ContentsIntroduction4Scope. 4How to Use This Guide. 41General Information51.1 Bushfire Construction Requirements. 51.2 Termite Protection. 51.3 Timber Framing. 71.4 Bearers and Joists. 71.4.1 Structural Joints and Connections. 71.4.2 Connector and Fasteners Durability. 91.5 Decking Boards. 91.5.1 Span Capacity. 101.5.2 Nail Fixing. 111.5.3 Machine-Driven Nails. 121.5.4 Screw Fixing. 121.5.5 Fixings to Steel Joists. 121.5.6 Hidden Fixings. 121.6 Fixing Deck Structure to Existing Buildings. 131.7 Timber Finishes. 131.7.1 Slip Resistance. 131.8 Timber Durability. 141.8.1 Natural Durability Classes. 141.8.2 Preservative-Treated Timber Hazard Levels. 141.9 Handrails and Balustrades. 141.10 Maintenance and Wear. 151.10.1 Pot Plants and Other Permanent Placed Items. 151.10.2 Resealing the Deck. 151.11 Tannin, Iron Stain and Resin Bleed. 151.11.1 Tannin Bleed. 151.11.2 Iron Stain. 151.11.3 Resin Bleed. 152Specific Raised Timber Decking. 16Sub-Deck Supports. 16Deck Framing and Decking Boards. 17Decks Close To or On-Ground. 19Sub-Deck Area Preparation. 19Footings. 19Termite Inspection. 20Deck Framing and Decking Boards. 203References21Appendix A – Common Decking Board Timber Species22Appendix B – Common Deck Problems23#21 Domestic Timber Deck DesignPage 3

IntroductionScopeThis guide outlines key design and construction considerations for light domestic timber decks forboth raised and close to or on-ground timber decks that are exposed to the weather.It covers decks that are associated with Class 1 structures (such as detached houses, villas andtownhouses) and Class 10 structures (such as garages, sheds and swimming pools) accordingto the National Construction Code (NCC) Volume 2. For the design and construction of decks forcommercial, industrial or marine applications, or where a deck has to take heavier loads such as tiles,spas or even vehicles, a structural engineer must be consulted.Terms used in domestic deck design and construction are illustrated in Figure 1.Hand stDeckingboardsPoststirrupsPostsFootingConcrete padSteel brackets(hot-dip galvanised)Figure 1: Components used to make up a timber deckHow to Use This GuideSection 1 of this guide provides general information applicable to all types of light domestic decks.Information relevant to specific types of decks is contained in Section 2.#21 Domestic Timber Deck DesignPage 4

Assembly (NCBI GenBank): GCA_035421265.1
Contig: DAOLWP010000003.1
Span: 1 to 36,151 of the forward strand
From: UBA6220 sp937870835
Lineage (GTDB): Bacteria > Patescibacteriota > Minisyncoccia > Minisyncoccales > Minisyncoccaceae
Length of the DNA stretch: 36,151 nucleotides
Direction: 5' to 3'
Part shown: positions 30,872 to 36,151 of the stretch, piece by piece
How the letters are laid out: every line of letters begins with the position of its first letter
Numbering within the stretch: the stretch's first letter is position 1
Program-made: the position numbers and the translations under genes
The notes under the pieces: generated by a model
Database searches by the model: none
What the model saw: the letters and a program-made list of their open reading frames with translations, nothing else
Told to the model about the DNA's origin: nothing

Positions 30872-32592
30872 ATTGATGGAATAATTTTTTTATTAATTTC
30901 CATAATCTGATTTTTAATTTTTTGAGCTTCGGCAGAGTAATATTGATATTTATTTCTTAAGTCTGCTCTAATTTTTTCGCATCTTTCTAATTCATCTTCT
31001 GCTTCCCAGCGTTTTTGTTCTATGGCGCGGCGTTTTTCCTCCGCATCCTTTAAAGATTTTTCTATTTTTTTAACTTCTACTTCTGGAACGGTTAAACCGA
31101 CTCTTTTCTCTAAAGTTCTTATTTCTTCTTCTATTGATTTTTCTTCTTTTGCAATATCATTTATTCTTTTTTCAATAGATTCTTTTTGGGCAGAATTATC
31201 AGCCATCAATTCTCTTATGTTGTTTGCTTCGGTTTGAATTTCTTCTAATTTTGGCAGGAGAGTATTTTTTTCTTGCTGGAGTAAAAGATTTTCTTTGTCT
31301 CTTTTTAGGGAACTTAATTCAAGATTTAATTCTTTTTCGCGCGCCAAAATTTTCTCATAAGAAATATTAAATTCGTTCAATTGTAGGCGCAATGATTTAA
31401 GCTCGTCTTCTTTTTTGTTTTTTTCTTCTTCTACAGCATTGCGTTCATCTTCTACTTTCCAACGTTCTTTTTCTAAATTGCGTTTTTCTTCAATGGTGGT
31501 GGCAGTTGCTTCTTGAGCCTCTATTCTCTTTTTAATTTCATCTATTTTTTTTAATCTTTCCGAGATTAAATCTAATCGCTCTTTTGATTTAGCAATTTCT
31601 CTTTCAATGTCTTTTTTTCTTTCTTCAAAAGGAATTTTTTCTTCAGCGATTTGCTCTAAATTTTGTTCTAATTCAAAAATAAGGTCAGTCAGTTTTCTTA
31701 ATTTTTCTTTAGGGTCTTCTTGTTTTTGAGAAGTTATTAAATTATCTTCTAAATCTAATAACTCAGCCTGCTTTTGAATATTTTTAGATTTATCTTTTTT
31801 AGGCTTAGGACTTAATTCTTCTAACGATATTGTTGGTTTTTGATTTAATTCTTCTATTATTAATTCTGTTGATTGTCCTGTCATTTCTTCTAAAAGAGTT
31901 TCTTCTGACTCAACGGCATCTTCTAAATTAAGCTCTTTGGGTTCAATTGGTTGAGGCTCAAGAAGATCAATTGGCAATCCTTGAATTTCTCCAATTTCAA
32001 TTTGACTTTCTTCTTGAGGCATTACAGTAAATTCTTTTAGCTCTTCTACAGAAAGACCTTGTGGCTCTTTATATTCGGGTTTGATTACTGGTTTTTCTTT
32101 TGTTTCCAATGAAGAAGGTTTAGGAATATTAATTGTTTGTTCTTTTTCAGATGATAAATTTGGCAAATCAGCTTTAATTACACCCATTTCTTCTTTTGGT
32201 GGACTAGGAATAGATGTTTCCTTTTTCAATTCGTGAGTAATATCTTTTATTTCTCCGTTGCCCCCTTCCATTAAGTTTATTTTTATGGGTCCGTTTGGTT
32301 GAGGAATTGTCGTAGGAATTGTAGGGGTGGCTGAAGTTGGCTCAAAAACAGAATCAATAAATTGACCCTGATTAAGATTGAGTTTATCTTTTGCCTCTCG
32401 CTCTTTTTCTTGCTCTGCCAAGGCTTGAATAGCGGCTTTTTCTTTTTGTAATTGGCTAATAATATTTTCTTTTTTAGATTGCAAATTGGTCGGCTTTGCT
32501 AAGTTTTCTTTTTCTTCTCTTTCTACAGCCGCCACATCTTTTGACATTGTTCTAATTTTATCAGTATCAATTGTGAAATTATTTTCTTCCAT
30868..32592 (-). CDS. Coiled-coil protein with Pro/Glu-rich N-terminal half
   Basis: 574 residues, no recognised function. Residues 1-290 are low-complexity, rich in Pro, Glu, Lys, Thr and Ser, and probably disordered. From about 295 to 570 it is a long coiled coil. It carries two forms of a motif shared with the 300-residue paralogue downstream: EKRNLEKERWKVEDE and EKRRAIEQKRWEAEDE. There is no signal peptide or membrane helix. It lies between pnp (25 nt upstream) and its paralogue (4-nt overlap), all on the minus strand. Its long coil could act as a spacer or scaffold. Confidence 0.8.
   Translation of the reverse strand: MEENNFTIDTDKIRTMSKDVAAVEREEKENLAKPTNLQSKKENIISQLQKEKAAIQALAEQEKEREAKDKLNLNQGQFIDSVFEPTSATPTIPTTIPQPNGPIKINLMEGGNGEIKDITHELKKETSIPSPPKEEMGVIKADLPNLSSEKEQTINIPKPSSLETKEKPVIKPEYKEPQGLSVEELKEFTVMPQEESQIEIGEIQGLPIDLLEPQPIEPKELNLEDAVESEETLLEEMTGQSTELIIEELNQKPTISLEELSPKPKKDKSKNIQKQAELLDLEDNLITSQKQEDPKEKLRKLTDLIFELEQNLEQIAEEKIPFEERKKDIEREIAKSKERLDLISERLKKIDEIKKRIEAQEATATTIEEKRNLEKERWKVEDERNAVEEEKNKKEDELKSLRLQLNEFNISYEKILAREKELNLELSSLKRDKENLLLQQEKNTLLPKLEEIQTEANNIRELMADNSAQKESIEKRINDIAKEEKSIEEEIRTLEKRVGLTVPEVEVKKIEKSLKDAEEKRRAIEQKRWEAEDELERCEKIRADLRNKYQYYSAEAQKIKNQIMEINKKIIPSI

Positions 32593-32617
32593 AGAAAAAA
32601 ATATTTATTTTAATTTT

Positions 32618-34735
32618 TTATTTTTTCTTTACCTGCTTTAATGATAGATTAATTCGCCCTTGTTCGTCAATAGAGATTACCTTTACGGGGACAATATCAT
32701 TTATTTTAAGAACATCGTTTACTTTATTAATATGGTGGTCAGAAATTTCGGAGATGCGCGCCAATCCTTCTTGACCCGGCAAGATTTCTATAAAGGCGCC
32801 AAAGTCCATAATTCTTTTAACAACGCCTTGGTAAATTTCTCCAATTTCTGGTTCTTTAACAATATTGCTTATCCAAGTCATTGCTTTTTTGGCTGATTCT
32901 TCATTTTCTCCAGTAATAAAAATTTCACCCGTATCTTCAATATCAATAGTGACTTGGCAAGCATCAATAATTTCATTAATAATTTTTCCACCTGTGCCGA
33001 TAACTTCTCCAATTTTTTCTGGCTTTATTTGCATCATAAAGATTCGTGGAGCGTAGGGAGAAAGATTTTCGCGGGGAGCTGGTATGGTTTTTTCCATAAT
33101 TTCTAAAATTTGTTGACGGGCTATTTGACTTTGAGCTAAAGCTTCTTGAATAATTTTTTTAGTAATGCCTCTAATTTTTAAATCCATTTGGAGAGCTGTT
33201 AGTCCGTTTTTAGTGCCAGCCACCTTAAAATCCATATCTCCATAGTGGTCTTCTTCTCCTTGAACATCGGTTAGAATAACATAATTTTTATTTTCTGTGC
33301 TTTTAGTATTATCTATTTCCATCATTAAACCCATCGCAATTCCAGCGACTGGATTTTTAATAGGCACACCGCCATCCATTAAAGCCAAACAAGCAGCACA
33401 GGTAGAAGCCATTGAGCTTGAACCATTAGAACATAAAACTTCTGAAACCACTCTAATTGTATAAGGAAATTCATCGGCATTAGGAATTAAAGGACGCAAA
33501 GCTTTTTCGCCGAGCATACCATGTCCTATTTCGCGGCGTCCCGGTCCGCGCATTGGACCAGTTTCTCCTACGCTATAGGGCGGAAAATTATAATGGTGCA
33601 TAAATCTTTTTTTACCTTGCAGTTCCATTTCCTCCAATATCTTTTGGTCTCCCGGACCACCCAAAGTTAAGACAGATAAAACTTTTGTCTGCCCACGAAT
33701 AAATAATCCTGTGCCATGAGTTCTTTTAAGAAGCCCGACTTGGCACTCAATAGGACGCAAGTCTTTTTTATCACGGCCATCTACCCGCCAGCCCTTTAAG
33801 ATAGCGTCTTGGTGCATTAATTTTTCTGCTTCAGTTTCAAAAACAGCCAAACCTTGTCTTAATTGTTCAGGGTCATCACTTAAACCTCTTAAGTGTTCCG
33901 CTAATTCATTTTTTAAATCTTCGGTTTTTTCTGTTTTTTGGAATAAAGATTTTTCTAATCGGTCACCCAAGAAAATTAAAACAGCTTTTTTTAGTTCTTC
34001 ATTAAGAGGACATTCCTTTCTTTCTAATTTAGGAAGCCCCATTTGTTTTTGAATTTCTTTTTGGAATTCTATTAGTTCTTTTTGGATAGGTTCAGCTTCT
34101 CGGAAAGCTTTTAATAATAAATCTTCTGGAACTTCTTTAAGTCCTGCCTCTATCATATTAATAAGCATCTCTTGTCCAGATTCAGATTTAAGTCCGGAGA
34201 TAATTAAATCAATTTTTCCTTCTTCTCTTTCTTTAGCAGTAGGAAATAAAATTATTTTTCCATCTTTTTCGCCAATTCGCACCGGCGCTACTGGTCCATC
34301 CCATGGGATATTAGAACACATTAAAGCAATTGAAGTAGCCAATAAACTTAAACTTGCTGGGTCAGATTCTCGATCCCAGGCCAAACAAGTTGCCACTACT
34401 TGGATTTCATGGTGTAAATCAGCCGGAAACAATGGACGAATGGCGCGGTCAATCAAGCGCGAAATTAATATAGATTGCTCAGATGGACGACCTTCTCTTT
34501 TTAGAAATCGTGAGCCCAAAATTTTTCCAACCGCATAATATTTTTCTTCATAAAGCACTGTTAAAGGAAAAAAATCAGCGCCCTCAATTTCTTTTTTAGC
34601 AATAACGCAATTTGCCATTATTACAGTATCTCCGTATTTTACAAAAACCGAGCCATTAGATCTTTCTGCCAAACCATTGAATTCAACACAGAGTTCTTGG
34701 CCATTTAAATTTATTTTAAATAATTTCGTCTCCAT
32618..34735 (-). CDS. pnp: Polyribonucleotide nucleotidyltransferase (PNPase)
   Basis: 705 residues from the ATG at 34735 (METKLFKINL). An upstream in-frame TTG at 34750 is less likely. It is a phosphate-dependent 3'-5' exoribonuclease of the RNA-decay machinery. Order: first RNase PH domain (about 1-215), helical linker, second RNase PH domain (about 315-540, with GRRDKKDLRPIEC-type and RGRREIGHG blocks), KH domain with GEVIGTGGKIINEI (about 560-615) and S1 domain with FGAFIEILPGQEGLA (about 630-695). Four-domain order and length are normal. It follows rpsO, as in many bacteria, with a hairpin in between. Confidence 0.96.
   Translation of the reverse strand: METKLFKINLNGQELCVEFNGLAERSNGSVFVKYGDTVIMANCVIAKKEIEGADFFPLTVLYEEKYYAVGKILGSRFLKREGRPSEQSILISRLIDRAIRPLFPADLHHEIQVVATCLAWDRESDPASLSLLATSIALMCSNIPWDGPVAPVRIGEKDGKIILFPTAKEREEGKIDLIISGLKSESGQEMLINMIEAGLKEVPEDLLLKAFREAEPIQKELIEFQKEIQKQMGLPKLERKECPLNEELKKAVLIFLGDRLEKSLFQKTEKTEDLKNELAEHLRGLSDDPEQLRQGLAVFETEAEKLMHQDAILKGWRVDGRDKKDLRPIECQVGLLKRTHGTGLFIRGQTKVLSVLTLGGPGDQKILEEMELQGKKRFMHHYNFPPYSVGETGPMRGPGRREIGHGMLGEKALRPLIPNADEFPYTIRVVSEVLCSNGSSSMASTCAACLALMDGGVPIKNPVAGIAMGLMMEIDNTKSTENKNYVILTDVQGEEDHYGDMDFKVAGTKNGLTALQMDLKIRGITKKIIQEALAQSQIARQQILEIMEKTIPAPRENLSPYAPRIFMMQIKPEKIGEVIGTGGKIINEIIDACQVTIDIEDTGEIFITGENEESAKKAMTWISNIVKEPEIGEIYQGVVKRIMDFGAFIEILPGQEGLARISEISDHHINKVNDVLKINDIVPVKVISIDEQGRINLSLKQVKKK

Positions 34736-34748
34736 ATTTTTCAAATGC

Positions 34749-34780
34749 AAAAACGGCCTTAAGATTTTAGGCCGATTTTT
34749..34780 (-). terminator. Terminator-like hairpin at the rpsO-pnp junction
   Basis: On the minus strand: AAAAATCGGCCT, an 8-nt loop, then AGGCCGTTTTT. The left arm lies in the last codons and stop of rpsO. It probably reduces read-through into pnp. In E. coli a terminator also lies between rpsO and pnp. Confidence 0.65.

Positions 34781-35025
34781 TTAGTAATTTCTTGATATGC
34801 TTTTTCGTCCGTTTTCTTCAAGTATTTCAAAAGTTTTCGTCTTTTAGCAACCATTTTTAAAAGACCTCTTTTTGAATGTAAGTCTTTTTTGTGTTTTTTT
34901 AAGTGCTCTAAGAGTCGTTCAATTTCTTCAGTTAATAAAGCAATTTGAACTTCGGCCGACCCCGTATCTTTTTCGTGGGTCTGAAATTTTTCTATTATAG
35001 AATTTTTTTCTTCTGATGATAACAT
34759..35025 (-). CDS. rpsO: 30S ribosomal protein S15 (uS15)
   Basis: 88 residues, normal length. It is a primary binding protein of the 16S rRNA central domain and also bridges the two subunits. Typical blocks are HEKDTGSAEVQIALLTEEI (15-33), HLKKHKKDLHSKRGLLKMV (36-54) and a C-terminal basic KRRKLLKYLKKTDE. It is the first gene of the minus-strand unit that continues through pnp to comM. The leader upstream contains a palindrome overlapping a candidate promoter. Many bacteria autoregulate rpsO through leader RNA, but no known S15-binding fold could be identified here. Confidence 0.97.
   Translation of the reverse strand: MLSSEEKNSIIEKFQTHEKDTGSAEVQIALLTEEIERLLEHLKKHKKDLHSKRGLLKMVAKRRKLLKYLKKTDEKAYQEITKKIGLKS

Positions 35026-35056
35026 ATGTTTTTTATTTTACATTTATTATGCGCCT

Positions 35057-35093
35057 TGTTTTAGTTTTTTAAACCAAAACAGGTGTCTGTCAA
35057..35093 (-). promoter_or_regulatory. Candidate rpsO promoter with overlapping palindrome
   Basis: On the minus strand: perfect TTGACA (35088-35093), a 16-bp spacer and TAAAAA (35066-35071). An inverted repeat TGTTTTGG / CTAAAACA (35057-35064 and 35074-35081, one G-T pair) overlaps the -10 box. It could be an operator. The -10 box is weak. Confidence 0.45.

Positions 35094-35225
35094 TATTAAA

1General InformationThe following information is applicable to all deck systems.1.1 Bushfire Construction RequirementsIn all parts of Australia prone to bushfires, there are limitations on the use of timber in deckconstruction. This limitation varies depending on the risk of bushfire attack and the elements of thedeck under consideration.Appendix A of this guide contains a list of common timber species used for timber decks and themaximum Bushfire Attack Level (BAL) that the species can be used for in a deck, in accordance withAS 3959 Construction of buildings in bushfire-prone areas.Refer to WoodSolutions Technical Design Guide #4: Building with Timber in Bushfire-prone Areasfor further information. It also should be noted that South Australia and NSW have some differingrequirements that need to be followed in those states.The WoodSolutionswebsite containsa list of timberspecies and thevarious propertiesof each species.Properties for eachspecies includeclassificationas resistant ornot resistant totermites.1.2 Termite ProtectionThe National Construction Code includes requirements for decks. The decks must be: constructed from naturally termite-resistant timbers, in accordance with Appendix Cin AS 39660.1, or constructed from preservative-treated timber in accordance to Appendix D of AS 3660.1; or have a termite barrier to protect the primary building elements installed in accordancewith AS 3660.1.Primary building elements include framing members, floor (decking boards), stairways and ramps,i.e. elements that take part of the building load.Where installation of a termite barrier according to AS 3660.1 is chosen as the method to provideprotection, AS 3660.1 requires attachments to buildings, such as decks, to be separated at least 25mm from the building. Where this can’t be achieved, the termite barrier must be extended to includethe deck.Termite protection can be achieved by placing all posts that support the deck framing on galvanisedmetal stirrups that have at least 75 mm clearance above the finished ground level (Figure 2).DeckingTimber postUse full widthgalvanised steel plateSolid metal rod or metaltube sealed at the top5 to 25 ventilation tobottom of preferred post75mm clearance forinspection from finished ground,landscaping or paving level.Figure 2: Metal stirrup supporting posts#21 Domestic Timber Deck DesignPage 5